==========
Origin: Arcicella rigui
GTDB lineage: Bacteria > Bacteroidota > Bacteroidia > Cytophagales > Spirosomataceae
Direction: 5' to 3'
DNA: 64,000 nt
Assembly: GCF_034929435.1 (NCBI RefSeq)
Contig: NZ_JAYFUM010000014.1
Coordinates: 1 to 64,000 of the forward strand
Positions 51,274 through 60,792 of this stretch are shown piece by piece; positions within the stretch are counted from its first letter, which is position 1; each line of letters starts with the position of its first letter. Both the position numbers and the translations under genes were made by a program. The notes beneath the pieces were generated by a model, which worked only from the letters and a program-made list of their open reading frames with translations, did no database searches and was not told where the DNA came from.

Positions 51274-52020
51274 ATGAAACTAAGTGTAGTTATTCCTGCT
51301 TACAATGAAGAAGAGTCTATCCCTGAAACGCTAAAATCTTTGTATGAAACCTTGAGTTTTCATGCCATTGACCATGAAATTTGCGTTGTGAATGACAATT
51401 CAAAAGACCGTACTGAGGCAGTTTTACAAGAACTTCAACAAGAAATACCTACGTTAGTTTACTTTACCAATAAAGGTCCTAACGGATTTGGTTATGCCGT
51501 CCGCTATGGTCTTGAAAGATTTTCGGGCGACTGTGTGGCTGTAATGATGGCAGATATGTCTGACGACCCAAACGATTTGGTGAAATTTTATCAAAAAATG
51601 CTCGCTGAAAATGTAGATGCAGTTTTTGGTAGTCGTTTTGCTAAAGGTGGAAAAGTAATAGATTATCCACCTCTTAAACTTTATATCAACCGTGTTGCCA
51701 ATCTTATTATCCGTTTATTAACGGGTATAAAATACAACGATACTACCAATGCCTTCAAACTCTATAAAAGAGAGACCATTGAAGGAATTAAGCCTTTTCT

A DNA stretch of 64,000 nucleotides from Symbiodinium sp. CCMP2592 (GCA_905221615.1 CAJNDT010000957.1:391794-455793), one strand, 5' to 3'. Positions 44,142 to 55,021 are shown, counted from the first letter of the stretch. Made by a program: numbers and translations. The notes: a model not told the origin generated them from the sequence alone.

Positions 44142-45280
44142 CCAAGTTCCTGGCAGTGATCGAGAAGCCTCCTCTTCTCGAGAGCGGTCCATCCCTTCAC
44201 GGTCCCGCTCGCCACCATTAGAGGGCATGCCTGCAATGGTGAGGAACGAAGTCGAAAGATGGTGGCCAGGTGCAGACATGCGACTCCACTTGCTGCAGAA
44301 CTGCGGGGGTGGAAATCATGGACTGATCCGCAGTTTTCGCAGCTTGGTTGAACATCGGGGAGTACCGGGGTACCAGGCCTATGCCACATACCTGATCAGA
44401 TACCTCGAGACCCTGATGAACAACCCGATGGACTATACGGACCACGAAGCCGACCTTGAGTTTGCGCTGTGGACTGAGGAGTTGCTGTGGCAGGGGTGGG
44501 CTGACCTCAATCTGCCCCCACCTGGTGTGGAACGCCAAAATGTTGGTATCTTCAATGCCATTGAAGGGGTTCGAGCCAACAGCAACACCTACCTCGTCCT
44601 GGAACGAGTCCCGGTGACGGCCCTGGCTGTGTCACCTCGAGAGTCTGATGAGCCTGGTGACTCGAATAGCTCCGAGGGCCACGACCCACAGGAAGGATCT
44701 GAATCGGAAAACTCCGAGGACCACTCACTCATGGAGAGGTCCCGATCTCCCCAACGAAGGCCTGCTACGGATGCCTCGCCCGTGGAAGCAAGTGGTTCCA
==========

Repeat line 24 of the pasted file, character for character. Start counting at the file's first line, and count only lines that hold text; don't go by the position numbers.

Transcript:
44701 GAATCGGAAAACTCCGAGGACCACTCACTCATGGAGAGGTCCCGATCTCCCCAACGAAGGCCTGCTACGGATGCCTCGCCCGTGGAAGCAAGTGGTTCCA